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Considering future regional air quality impacts of the transportation sector

Kinnon, Michael Mac, Zhu, Shupeng, Carreras-Sospedra, Marc, Soukup, James V., Dabdub, Donald, Samuelsen, G.S., Brouwer, Jacob
Energy policy 2019 v.124 pp. 63-80
air pollution, air quality, emissions, fuel production, inventories, issues and policy, models, ozone, particulates, petroleum, pollutants, ships, transportation, California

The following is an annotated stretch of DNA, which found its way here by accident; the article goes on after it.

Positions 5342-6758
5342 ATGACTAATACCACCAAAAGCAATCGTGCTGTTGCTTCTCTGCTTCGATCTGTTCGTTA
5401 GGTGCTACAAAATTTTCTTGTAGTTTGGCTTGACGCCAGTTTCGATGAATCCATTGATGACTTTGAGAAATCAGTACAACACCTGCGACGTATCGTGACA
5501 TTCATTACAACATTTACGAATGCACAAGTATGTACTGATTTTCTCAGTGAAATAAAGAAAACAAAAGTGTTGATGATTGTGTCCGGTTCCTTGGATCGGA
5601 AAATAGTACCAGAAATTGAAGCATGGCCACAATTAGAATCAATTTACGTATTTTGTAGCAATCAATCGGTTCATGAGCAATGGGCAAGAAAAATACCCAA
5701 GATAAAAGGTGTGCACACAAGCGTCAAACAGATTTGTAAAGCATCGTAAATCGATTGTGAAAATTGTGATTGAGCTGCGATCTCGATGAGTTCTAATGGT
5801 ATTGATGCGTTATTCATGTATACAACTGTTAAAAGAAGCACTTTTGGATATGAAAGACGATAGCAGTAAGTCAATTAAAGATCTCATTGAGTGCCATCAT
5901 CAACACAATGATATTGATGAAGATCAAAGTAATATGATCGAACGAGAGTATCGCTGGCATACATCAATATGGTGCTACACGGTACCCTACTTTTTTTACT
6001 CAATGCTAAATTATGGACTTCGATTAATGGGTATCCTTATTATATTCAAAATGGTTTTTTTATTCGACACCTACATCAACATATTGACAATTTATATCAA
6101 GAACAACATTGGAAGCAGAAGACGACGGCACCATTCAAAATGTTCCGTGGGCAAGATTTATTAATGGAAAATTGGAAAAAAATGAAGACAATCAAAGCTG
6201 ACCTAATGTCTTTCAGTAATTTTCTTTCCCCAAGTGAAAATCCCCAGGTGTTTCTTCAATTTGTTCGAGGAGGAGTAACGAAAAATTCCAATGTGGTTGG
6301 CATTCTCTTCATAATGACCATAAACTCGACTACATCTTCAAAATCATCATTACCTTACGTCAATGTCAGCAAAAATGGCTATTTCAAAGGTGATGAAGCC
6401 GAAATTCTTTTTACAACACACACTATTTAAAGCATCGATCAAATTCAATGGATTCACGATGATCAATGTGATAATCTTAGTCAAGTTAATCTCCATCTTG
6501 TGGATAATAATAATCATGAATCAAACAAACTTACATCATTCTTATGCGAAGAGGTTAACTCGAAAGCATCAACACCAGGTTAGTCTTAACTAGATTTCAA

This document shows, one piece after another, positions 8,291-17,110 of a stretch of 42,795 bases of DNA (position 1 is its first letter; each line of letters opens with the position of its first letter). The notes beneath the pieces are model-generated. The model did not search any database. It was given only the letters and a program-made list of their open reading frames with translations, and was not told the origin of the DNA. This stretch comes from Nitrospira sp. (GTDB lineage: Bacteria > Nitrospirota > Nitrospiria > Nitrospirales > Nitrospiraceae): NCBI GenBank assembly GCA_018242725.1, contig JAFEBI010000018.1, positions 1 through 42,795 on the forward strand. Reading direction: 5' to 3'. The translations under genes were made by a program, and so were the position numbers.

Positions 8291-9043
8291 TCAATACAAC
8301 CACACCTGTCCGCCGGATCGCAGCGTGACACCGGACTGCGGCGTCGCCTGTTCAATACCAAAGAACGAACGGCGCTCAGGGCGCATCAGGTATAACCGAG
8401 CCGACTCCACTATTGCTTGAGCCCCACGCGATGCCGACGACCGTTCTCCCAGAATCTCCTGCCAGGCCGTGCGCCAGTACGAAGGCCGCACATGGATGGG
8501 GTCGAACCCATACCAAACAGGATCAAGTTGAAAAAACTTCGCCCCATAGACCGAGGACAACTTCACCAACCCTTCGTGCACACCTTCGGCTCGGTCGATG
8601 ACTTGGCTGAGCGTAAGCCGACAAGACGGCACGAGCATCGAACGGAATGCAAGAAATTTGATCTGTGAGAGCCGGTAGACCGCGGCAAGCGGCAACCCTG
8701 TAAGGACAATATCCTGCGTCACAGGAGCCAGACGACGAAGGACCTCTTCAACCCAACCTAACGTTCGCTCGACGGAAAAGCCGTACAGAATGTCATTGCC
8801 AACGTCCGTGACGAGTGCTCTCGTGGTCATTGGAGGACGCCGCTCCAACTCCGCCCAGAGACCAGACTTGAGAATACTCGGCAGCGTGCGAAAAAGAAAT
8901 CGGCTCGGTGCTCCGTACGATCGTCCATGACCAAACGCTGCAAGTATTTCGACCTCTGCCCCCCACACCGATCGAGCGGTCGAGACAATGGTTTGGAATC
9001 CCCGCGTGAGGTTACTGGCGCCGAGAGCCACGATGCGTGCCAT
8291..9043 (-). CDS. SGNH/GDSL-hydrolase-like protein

Regional air pollution is strongly impacted by transportation emissions. Policy mechanisms to reduce emissions are required to reach environmental quality goals. Projecting the drivers (e.g., technical, economic, societal, regulatory) that will impact future emissions is challenging, and assessing regional air quality (AQ) is complicated by the need for detailed modeling tools and data inputs to simulate chemistry and transport of pollutants. This work assesses the contribution of emissions from transportation sources to ground-level concentrations of ozone and fine particulate matter via two methods. First, impacts are quantified for three U.S. regions including California using output from an economic optimization model to grow a base year emissions inventory to 2055. Second, impacts are considered for California using state-level projections with an updated emissions inventory and modeling suite in 2035. For both, advanced AQ models are used, showing that the impacts of light duty vehicles are moderate, reflecting shifts to more efficient and lower emitting technologies. In contrast, heavy duty vehicles, ships, and off-road equipment are associated with important ozone and PM2.5 burdens. Emissions from petroleum fuel production and distribution activities also have notable impacts on ozone and PM2.5. These transportation sub-sectors should be the focus of future emissions reduction policies.